By Laura Schiller
Based on: the Hermux Tantamoq series
Copyright: Michael Hoeye
"I think I should apologize to Tucka," said Mirrin thoughtfully.
Hermux switched his tail in a gesture of surprise. "For the love of cheese," he said, "Whatever for?"
They were taking a walk through Willow Park, with its winding gravel paths, whispering trees and fragrant lilac bushes. It was a cool spring day, with a frsh wind smlling of erth and growing things. A sparrow soared by above them, caroling out loud along with the song on her headphones. A heavyset mole jogged past, huffing and puffing, followed by a family of squirrels with a young cricket bouncing along on a leash. Hermux had been enjoying the weather and people-watching; the last thing he needed right now was a reminder of Tucka Mertslin.
Mirrin shrugged, looking chagrined. "Well, you remember my cat paintings, don't you?"
"Oh, boy, do I!" he muttered. How could he forget?
"The mayor almost closed the museum," Mirrin went on. "The press went wild. I was painting and exhibiting something we weren't allowed to talk about. People thought it was vulgar, tasteless … if I were an art student, my professor would almost certainly have banned me from the course."
Hermux threw her a sharp glance, putting two and two and two together. So that was what this was all about. He rolled his eyes.
"Don't tell me you're sorry about Tucka's – mousetrap installation!"
"As a matter of fact," said Mirrin ruefully, "I am. Her project was controversial, yes. It broke some social taboos, yes. But was that any reason to call her a barbarian and throw her out of the studio? And now, here I am, having done the very same thing I punished her for. It's not really fair, is it?"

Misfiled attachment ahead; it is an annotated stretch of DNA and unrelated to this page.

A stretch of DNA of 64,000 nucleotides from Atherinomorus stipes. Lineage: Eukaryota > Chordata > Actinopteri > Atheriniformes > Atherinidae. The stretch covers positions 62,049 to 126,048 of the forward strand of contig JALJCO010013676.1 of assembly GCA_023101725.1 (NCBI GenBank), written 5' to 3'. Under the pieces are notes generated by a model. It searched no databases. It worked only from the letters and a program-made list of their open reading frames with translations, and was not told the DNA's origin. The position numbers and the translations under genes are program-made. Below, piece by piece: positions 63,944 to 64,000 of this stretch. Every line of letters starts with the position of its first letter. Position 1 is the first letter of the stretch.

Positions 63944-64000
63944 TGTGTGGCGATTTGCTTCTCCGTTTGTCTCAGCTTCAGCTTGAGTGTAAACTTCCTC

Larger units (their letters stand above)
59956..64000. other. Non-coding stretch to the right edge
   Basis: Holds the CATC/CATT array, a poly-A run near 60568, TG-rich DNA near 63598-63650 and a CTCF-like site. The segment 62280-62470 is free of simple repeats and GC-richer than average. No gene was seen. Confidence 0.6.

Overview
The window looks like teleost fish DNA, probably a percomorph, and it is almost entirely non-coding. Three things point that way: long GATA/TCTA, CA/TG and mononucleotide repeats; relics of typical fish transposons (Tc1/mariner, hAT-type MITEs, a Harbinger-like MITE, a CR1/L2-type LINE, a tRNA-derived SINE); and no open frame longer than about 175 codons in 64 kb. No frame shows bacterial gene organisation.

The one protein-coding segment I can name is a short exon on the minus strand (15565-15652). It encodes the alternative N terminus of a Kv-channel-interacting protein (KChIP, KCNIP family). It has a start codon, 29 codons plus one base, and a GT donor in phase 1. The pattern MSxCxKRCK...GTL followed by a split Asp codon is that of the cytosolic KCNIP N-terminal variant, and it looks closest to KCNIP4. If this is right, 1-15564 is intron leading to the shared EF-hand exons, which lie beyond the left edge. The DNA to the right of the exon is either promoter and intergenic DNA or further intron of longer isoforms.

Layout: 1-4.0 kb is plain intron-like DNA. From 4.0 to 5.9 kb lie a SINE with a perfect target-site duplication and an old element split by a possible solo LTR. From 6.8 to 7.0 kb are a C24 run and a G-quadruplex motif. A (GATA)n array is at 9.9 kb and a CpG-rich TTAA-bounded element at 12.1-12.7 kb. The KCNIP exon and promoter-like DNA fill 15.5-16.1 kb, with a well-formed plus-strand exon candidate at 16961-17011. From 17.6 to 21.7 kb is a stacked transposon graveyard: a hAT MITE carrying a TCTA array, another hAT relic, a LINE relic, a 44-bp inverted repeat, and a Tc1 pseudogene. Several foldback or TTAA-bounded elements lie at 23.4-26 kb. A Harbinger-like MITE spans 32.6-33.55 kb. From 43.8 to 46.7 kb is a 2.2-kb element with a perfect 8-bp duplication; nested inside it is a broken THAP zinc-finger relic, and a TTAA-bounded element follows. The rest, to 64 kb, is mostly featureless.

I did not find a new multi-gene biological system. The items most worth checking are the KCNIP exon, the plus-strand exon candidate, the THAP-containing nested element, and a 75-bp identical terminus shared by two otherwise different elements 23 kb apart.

He had to admire his friend's sense of justice, but in his opinion, worrying over Tucka's feelings from an incident one generation ago was taking it a little too far.
"It's not the same thing," he blurted out.
She looked up at him inquiringly. "How?"
They walked in silence for a few steps as Hermux reflected. This was Mirrin's way; he supposed it came from being a teacher. A very good teacher.
"Well," he began, "For one thing, you had the best of intentions. You explained it yourself at the press conference: your cat paintings were to make us face our fear, wrestle with it, bring it out into the open rather than hiding it in the dark. What sort of explanation did Tucka give?"
Mirrin closed her eyes with a grimace. "Art is dead," she quoted. "You could be next."
"There! You see?" Hermux was warming up to his subject now. "She wanted to shock you, nothing more. She probably loved you screaming at her – there's no such thing as negative attention for Tucka. She soaks it up like a sponge.
"Your paintings are beautiful, Mirrin," he wound up. "Eerie, but beautiful. You worked on them with all your heart and soul for six months. And I saw the way you made those cats' eyes gleam in the shadows, as if they were alive. Even I know it takes a lot of skill and practice to paint like that. Somehow I can't see Tucka constructing that mousetrap by herself."
The two friends shared a crooked smile at the thought of the millionaire celebrity engaged in manual labor.
Mirrin linked arms with her younger friend. Her tensely flattened ears relaxed; she lifted her head and turned her nose to the spring wind.
"Thank you for that, Hermux," she said. "I'm glad I have you to tell me these things. And I'm definitely glad you talked me out of eating humble-pie for Tucka."
"A gruesome prospect for any sensible rodent," Hermux remarked, with a laugh and a shudder. "No, Tucka's ego doesn't need us to inflate it any further."
"Especially not her dear, dotty old professor," said Mirrin.
"You could never be old and dotty to me, Mirrin," said Hermux gallantly.
Squeezing the arm of the friend who was like a son to her, Mirrin walked on into a patch of sunshine – a warmth she could feel on her fur and (an incredible sensation, still, after three years of blindness) a light she could see with her eyes, gilding the trees and Hermux's round, smiling face.